Cardiovascular and Interventional Radiological Society of Europe

Bone tumours


A bone tumour is a mass of tissue as resulting from abnormal growth or cell division in the bone. There are two types of bone tumours, primary and secondary. Primary bone tumours develop first in the bone, while secondary bone tumours are tumours which develop elsewhere in the body and then spread to the bone. These kind of tumours are also called metastases.

Primary bone tumours may be benign (non-cancerous) or malignant (cancerous). Bone cancer can develop in any bone in your body, but most commonly occurs in the long bones in your arms and legs. The most common types of bone cancer include osteosarcoma, chondrosarcoma and Ewing’s sarcoma.


The most common symptoms are pain, reduced functioning in the affected area and an increased risk of fractures.


There are a number of methods your doctor may use to diagnose you, including radiograms (which use X-ray), MRI, CT and bone scintigraphy (a type of diagnostic test which uses radioisotopes which external detectors turn into 2D images). Your doctor may also use these techniques to evaluate the disease during follow-up.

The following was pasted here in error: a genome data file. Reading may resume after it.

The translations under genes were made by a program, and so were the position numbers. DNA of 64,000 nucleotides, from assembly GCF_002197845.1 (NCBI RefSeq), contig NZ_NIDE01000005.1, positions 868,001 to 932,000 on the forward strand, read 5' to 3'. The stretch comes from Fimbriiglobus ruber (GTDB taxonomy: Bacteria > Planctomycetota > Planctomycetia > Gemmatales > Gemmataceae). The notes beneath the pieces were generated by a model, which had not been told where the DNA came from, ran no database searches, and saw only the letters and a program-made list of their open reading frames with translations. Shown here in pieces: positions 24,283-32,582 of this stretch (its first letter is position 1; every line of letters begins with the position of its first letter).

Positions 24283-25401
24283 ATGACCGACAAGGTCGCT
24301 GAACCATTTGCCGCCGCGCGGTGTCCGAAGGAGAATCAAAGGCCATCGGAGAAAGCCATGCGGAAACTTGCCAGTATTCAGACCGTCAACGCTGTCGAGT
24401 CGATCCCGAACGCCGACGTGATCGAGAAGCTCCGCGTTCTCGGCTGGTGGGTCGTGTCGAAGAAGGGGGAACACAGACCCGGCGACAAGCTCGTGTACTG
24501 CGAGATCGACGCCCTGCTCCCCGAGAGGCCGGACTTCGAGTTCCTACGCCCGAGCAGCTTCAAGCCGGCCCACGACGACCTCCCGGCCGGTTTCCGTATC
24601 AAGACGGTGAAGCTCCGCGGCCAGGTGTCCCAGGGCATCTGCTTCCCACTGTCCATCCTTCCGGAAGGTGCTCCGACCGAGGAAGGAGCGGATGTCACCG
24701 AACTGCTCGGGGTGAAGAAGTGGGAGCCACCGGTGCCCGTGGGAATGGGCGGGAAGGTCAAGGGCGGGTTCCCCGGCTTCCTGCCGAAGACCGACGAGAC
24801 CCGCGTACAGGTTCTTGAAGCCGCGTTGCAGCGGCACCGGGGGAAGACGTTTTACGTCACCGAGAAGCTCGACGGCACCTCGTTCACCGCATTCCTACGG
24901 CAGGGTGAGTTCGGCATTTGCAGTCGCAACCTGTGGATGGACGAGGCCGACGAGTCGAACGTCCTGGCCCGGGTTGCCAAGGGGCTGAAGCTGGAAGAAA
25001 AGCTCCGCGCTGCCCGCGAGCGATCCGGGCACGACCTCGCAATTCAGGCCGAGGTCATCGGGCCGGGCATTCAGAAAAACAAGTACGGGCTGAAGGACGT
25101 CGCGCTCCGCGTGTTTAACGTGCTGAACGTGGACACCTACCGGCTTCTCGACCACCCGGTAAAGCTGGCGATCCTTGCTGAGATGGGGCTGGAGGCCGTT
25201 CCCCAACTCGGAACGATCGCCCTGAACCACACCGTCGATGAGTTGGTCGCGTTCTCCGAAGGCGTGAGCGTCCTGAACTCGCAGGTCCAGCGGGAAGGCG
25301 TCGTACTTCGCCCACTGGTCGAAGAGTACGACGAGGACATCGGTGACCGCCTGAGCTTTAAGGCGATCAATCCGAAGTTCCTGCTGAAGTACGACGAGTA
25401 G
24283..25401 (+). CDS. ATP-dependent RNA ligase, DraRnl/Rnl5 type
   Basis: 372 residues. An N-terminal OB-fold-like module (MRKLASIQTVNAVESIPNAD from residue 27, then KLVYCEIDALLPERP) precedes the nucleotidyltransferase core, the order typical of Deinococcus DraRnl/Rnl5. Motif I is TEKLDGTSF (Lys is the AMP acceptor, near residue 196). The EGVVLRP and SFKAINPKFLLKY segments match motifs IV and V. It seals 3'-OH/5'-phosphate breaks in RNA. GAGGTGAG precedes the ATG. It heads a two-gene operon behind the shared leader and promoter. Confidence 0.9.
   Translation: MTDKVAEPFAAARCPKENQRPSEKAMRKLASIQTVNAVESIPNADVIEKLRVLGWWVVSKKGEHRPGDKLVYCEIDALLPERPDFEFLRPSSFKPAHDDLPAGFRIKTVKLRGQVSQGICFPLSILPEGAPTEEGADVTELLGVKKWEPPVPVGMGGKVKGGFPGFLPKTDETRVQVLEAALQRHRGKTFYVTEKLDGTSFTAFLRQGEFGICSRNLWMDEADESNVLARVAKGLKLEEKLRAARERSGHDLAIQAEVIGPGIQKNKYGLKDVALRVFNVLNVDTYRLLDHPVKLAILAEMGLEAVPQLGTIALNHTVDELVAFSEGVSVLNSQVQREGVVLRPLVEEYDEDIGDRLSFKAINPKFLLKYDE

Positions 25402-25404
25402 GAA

The best method of treatment for bone tumours is a multidisciplinary approach, meaning doctors from different fields work together to decide on the course of treatment which is best suited to you. This can improve any functions that have been affected by the bone tumour, relieve any pain you are experiencing and, if the condition is life-threatening, prolong your survival.

The treatments that you will be offered first are radiotherapy, chemotherapy, bisphosphonates (drugs that prevent the loss of bone mass) and surgery.

In addition, there are a number of systemic and local therapies which can be used to cure or palliate bone tumours. Types of local therapies include interventional treatments such as embolisationablation techniques (radiofrequency ablation, cryoablation, microwave ablation, laser ablation and focused ultrasound), vertebroplasty and osteoplasty.